control: |nothing|meta   |extra  |follow |literal|
logic: | | | | | |
math: | | |carry |add | |
move: | | | |move | |
other: | | | | |reverse|

It was intended that the machine would operate on data one bit at once and the instructions would reflect this.

The nothing bit causes the instruction to be ignored. The meta bit causes all fields, sans the control field, to assume different meanings, meta meanings, and so use instructions that modify the following instructions; this field was never expanded upon, but ideas included providing double arguments, masking the next instruction and executing the two resulting instructions in sequence, and the use of looping meta-instructions for small loops without control transfers. The extra bit was to allow for the extra address, which then becomes the destination; when zero or false, the second address is the location of half of the data and the destination. The follow bit causes indirection on the arguments. The literal bit causes the arguments to be interpreted as the actual data; combinations with the follow bit were given thought, but never made concrete.

The logic field was intended to specify five useful logical functions and also allow for the other combinations, resulting from combined application, to be derived. It was determined that this wasn't particularly different from using an index into a table, asides from the four duplicated functions.

The math bit was intended to have addition and other arithmetical functions. Difficulties arose in finding suitably useful mathematical functions that could reasonably work incrementally on single bits. One result thereof was to fill the table with options for the functions that were suitably useful, such as a recognize carry bit.

The move field was the least well specified. It was intended that moves would logically occur in units of single bits, but this left little else for the field to do. It was also the thought of a move combined with the other fields that ultimately lead to the discarding of this architecture for a general machine such as this.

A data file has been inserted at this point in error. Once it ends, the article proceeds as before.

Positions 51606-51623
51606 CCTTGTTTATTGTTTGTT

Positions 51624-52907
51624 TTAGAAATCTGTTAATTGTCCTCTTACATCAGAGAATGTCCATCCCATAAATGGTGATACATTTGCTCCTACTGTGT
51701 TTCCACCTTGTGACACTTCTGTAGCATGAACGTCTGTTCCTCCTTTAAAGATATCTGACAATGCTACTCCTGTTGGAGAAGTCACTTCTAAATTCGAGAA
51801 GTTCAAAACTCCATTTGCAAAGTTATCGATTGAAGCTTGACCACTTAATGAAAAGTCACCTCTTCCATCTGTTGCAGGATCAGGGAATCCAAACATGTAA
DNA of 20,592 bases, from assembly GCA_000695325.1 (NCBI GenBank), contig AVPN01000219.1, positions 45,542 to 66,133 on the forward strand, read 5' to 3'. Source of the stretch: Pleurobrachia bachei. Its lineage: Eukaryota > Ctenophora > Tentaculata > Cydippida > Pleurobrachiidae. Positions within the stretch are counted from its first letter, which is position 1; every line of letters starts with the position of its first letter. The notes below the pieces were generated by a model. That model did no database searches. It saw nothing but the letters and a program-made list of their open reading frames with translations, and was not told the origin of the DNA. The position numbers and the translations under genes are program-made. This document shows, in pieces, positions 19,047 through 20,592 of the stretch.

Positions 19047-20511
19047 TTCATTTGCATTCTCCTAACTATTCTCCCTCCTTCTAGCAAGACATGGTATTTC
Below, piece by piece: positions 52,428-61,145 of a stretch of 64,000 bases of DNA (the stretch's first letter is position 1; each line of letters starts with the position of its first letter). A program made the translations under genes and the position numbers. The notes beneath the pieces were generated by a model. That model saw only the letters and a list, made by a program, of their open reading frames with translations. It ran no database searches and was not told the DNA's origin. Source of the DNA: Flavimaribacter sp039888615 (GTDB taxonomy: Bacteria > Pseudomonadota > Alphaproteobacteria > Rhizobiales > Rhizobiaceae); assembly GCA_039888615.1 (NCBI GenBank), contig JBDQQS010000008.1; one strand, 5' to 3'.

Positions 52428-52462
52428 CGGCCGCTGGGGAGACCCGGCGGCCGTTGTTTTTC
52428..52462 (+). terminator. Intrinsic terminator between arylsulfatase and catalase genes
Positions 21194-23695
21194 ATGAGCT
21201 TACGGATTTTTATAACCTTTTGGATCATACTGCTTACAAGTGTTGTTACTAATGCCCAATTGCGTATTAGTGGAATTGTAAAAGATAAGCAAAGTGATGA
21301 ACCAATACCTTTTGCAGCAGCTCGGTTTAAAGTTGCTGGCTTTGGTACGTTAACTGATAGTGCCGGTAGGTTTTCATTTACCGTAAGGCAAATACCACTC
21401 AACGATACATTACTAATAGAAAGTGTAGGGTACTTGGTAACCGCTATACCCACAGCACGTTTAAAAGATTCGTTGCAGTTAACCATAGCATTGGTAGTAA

The other field was unspecified, sans the idea of a ``reverse'' bit which would cause the instruction to execute from the end forwards, sans the control field, to be appropriately located at the end of the instruction.

A decimal machine in the same vein was considered, but not elaborated on for various reasons.

I find particularly specific machines to be alluring and so the thinking is that this general idea of instructions as a series of toggles may work well on a machine intended to have far fewer instructions and crafted for specific processing, such as image or sound data, and so lacking general instructions that ``step on the others' toes''. Phrased differently, the idea is thought to perhaps work with suitably disparate instructions.

The second machine code that will be explained is Meta-CHIP-8, a component of the prototypical tool release. This machine code is designed to manipulate the CHIP-8 address space within the context of the tool.

It was decided that every machine code targeted by the tool could have a corresponding and suited meta-machine code. This then creates a dual meaning, with ``Meta-Machine Code'' being a component of the tool's metamodification facilities and the name of the tool, describing what one does with the tool. A meta-machine code instruction is larger than the target instruction; the original thinking was that there would be three or so most significant bits larger than an entire instruction, leaving room for adding information to it; it was later thought this could be done by the programmer if desired, as this interfered gravely with the eight-bit-byte memory granularity of most targets.